Are REST APIs synchronous or asynchronous?

REST (Representational State Transfer) APIs are primarily synchronous. When a client makes a request to a RESTful web service, it waits for the server to respond before performing other actions. This synchronous operation aligns with REST’s stateless nature, where each request from the client to the server must contain all the information the server needs to understand and respond to the request.

However, it’s important to note that REST APIs can be used in an asynchronous manner as well. This is typically managed by the client’s architecture rather than the API itself—for example, by using asynchronous JavaScript (AJAX) on the web client side to handle REST API requests without blocking the user interface. In such cases, the client doesn’t wait for the response immediately but sets up a callback mechanism to handle the response once it arrives, allowing the client application to continue other processes in the meantime.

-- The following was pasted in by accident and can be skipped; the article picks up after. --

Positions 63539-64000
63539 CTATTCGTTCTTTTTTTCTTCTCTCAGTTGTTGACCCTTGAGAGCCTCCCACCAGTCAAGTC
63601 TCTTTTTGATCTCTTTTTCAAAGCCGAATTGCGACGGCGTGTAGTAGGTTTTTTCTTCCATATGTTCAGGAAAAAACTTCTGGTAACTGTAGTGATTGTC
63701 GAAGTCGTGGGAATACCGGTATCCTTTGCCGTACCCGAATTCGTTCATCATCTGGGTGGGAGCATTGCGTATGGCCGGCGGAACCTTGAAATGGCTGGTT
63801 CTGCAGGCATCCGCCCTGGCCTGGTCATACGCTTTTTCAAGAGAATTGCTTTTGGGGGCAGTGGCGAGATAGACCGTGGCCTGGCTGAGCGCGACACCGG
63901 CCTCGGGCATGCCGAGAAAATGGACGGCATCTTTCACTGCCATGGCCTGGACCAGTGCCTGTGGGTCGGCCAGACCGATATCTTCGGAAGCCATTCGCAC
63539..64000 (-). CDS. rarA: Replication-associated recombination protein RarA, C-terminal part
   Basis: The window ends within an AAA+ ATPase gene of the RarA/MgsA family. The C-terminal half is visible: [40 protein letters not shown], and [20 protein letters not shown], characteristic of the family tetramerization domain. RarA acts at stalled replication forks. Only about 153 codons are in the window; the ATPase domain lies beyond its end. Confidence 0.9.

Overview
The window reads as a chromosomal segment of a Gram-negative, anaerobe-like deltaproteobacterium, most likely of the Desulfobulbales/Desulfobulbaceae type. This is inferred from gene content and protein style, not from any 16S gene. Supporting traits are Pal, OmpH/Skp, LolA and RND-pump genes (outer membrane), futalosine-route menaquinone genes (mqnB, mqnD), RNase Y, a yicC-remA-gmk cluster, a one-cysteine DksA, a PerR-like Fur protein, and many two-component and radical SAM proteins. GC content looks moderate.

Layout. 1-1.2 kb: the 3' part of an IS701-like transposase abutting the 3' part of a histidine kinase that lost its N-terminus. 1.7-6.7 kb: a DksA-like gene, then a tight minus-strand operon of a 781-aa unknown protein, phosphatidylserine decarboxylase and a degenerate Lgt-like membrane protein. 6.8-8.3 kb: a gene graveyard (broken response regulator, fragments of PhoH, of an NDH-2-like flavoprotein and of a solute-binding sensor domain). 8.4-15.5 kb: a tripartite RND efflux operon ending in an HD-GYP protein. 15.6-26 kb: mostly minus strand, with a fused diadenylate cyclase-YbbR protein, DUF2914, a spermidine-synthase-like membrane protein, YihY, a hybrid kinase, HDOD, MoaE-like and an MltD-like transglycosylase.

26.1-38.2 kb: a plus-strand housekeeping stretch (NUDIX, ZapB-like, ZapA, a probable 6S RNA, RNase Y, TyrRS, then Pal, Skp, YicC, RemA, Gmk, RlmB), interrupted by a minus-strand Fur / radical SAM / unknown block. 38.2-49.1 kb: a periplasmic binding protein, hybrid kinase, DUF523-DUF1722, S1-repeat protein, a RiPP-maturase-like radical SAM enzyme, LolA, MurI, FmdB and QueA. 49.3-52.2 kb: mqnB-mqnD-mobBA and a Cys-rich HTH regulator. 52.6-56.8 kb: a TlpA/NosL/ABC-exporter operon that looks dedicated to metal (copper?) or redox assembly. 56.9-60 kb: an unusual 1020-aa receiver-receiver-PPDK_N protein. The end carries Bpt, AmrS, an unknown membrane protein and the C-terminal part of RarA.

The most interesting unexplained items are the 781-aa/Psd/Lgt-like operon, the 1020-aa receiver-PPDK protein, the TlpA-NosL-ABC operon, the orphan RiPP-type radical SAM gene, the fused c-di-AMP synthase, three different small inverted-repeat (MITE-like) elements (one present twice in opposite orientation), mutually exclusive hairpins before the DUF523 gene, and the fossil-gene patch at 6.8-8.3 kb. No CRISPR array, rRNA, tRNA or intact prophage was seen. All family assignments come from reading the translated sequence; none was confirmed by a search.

Thus, while REST APIs are designed to operate synchronously, they are versatile and can be adapted to function asynchronously depending on the needs of the application and its design.